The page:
Expecting a baby? If you’re going to take parental leave, make sure you’ve planned ahead.
In the U.S., maternity leave and paternity leave are often unpaid. Depending on your job, you’ll likely to be able to take some time away from work to care for your new baby, but unless you work at Netflix or another tech company, your paychecks probably won’t be rolling in the door for a long period of time. For the most part, you’re on your own.
That income gap can be scary, but some financial planning can make the transition easier.
Kim Tran of the blog Becoming Everything is expecting a little one this fall, and she recently shared her plan for surviving maternity leave without major financial fretting.
Planning + Saving = Peace of Mind
Tran explains her maternity leave is mostly unpaid. Stowed-away paid time off and short-term disability will cover a portion of her regular income, but her take-home pay will be far from the amount she normally uses to maintain her budget.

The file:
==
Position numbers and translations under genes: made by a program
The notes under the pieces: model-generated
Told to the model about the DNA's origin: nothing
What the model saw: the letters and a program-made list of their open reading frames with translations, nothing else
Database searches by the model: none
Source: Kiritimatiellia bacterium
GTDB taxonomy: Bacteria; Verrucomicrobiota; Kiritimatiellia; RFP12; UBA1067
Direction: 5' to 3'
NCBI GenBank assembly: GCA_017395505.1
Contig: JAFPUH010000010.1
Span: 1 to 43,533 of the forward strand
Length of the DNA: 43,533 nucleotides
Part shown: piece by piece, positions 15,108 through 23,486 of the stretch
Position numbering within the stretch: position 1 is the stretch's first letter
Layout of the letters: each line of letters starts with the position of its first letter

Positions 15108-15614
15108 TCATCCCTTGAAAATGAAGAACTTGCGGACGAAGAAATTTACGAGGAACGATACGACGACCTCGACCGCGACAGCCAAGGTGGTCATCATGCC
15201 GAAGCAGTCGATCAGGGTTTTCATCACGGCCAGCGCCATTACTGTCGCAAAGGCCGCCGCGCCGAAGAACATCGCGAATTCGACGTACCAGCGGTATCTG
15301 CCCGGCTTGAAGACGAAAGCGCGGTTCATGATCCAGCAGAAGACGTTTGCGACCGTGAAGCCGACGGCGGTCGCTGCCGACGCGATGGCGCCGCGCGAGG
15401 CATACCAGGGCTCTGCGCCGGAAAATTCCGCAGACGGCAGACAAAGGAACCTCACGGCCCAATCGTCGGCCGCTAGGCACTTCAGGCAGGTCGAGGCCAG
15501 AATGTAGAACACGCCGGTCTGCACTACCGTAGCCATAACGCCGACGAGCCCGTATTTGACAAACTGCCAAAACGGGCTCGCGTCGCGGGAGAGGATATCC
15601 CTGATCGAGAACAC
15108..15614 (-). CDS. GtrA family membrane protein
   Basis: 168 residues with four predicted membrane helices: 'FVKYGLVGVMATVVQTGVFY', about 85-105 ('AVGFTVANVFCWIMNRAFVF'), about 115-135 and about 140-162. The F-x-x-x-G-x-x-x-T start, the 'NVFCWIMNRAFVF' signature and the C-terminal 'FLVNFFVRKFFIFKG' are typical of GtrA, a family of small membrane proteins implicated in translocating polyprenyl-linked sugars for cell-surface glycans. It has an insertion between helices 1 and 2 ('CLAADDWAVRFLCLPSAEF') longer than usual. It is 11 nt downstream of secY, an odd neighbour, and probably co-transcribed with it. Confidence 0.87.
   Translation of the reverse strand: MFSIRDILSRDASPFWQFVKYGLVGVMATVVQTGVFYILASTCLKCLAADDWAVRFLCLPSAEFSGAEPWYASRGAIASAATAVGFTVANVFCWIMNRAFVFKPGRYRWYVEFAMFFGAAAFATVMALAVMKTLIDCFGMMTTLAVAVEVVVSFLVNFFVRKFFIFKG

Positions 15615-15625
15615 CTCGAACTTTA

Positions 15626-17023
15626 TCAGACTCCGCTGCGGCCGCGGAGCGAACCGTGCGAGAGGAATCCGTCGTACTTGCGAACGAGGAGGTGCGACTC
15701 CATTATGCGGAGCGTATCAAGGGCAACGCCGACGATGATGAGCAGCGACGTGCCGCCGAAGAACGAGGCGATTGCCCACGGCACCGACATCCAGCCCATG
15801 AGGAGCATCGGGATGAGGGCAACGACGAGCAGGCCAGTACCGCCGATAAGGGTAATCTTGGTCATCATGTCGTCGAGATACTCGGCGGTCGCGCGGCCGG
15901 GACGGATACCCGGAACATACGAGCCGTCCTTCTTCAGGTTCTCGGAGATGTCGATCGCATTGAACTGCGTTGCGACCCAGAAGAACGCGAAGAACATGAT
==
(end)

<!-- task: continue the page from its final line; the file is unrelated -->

Upon learning of her pregnancy, Tran started adjusting her savings plan. Where she would usually make a double payment on her student loans, she’s scaled back to making the minimum payment.
That “extra” $335 in her account? It’s not going toward baby’s needs just yet — it’s sitting in savings until she needs it to make up the difference in her income during her maternity leave. Tran will sock away $2,000 before her due date in November from this adjustment alone.
There’s also a bit of estimation in her savings plan. Tran isn’t just basing her numbers on the bare-minimum bills — she’s also expecting her family’s utility bills to increase. Tran anticipates a utility bill inflation increase over the upcoming winter, and she’s also expecting usage to increase.
Think about it: Being at home every day with a new baby in the winter? Add in a steady stream of visiting family? Yep, those bills are going to go up.
By anticipating the increase in her utility bills, Tran is better able to save and plan for financial comfort all winter long.
Visit Becoming Everything to study Tran’s entire maternity savings plan.
Your Turn: Have you recently taken parental leave? How did you prepare for the change in your family’s finances?
Lisa Rowan is a writer, editor, and podcaster living in Washington, D.C.